Spring into Reading! by Jennifer Campbell, from RedAppleReading.com
Spring has finally sprung, and it’s a great time for your family to start fresh reading habits. In honor of this much anticipated season, here are five suggestions for how you and your family can spring into reading!
- Indulge in a New Book - When was the last time you purchased a book purely for pleasure? Oftentimes we only visit the bookstore when our kids need a book for a school assignment. Why not take the family on a surprise trip to your local bookstore and treat everyone to a new book? Make an agreement to finish your books by a certain date and then celebrate with a special supper!
- Start a Book Club - Spring provides the perfect opportunity to begin your own book club. Invite friends and family to join you monthly or quarterly to discuss an agreed upon book. Take turns choosing what you will read so everyone will have ownership in the club. Remember, book clubs are not just for grown-ups – kids love getting together to chat about a favorite book as well. With a little forethought, you can come up with some creative activities related to their book; and instead of coffee, you can serve milk and cookies!
- Read Outside - There’s only one thing that beats reading a good book – reading a good book in the spring sunshine! After all those months your kiddos spent cooped up in the house, they are probably overdue for some fresh air! You don’t have to choose between reading and enjoying the outdoors; both activities can easily be combined. If your kids see you taking a book outside, they are likely to follow suit. So set the example by grabbing a book and a blanket and heading for the yard!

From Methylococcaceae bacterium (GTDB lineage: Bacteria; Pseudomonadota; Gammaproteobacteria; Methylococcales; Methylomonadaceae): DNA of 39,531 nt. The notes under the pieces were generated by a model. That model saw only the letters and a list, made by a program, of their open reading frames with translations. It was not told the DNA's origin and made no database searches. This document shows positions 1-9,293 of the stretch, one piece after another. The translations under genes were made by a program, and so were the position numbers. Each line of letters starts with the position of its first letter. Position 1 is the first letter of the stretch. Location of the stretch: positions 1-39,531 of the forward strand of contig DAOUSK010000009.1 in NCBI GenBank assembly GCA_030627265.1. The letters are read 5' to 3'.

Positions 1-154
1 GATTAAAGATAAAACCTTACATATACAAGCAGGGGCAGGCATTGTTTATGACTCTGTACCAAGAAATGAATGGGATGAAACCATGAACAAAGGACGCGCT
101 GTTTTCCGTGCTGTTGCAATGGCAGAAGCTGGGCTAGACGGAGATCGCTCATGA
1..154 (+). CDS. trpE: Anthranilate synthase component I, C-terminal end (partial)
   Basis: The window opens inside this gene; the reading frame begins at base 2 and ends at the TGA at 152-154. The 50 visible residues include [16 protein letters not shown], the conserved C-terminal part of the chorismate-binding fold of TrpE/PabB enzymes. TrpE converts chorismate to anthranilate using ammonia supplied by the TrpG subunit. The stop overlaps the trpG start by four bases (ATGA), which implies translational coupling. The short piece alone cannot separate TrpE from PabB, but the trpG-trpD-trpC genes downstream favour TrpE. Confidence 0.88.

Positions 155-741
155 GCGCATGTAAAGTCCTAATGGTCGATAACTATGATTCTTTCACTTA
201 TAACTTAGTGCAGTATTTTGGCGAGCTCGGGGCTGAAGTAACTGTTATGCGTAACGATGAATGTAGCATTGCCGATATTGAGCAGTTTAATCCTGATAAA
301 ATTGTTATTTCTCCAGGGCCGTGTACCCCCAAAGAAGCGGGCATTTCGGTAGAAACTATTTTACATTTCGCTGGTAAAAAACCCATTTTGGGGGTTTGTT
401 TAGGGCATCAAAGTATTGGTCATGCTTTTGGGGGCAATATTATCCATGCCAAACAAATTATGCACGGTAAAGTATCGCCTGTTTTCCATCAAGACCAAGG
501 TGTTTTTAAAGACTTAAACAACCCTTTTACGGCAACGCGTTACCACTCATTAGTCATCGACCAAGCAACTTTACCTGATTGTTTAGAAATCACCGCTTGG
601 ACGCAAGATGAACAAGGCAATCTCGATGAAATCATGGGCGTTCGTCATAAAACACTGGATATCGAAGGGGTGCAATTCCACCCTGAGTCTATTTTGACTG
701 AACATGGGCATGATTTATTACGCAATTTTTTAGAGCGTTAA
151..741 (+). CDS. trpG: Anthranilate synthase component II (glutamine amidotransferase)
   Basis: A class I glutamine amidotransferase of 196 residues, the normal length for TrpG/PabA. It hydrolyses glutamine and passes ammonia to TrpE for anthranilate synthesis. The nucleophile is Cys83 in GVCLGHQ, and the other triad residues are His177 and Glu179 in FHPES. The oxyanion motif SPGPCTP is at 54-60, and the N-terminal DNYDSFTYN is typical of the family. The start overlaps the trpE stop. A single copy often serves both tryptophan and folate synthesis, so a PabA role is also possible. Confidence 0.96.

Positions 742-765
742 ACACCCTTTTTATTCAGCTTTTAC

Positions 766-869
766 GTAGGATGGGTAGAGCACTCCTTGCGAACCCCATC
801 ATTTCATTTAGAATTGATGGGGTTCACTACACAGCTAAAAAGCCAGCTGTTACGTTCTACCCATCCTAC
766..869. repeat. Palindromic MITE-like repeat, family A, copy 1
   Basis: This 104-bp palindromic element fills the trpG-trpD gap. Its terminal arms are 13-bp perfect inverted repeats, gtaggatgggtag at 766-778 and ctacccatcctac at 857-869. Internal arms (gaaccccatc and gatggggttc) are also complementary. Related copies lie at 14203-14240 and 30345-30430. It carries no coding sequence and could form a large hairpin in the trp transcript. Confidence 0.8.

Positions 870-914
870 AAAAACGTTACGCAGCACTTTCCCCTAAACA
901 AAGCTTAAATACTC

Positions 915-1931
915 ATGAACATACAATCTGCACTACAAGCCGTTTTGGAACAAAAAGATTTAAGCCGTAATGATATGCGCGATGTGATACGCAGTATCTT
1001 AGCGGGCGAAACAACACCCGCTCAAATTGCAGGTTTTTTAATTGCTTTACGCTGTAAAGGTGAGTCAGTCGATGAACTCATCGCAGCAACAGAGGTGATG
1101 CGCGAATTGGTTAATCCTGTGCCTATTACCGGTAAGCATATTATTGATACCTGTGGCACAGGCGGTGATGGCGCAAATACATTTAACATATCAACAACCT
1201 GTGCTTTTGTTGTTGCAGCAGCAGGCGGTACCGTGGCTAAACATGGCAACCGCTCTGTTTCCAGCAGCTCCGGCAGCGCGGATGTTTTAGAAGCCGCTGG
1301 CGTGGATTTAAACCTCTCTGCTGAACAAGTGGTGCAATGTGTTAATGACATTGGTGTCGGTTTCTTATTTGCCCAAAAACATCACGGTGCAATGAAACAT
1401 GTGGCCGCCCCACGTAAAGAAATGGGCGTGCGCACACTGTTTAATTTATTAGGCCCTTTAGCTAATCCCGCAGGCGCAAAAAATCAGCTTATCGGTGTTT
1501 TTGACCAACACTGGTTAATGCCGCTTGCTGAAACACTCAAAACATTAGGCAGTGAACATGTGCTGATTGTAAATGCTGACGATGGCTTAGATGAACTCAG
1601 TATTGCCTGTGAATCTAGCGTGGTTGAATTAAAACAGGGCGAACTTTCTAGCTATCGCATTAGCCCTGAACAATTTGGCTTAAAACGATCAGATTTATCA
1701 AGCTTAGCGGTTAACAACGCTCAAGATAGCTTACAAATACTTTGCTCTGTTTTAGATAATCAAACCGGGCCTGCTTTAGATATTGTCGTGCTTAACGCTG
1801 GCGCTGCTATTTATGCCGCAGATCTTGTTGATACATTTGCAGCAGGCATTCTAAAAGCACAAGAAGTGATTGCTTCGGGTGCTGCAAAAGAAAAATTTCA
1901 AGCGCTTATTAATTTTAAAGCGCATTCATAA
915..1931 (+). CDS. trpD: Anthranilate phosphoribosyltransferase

- Collect Books for a Local Charity - Many schools and public organizations could use some new books for their libraries. Your family can lead the way in organizing a book drive for your community. As a family, decide what charity/organization you want to receive the contributed books. Next, get to work gathering books from the people in your community. If a family member has an upcoming birthday, you could ask guests to bring a book instead of a gift. Instead of having people bring donations to you, go to them to collect gently used books. For more tips on how to hold a book drive, visit the Do Something website.
- Get Your Kiddos on Red Apple Reading - Another fantastic way to help your family “spring into reading” is by giving them access to a fun reading program! Sign up with Red Apple Reading and your children can easily access fun reading videos and games from any computer or laptop. Visit RedAppleReading.com today to learn more about this exciting reading program and spring specials.
Jennifer Campbell is a mom of 4 and blog writer for RedAppleReading.com. Red Apple Reading offers online learning fun for children ages 3 to 9.
Bringing Computer Science to Your Homeschool
By Chris Yust, from Homeschool Programming, Inc.
You probably already have the basic subjects covered in your classroom. Reading, writing, math, history, arts, science, geography, social studies…all of these things have an endless variety of resources available to you! None of them are likely that intimidating to teach either; after all, those topics were part of your own fundamental education. But how are you going to handle Computer Science? Today this critical subject is more important than ever, yet many teachers and homeschool parents are not sure how to get started!
Imagine providing a subject in your classroom that your students can’t wait to study. Tell your kids they can learn how to create their own computer games, apps, and websites, and watch their eyes light up. You will not have to twist any arms to get those homework assignments finished. Instead of sitting around playing video games, your students could be learning the skills necessary to write their own!
Growing Up in the Digital Age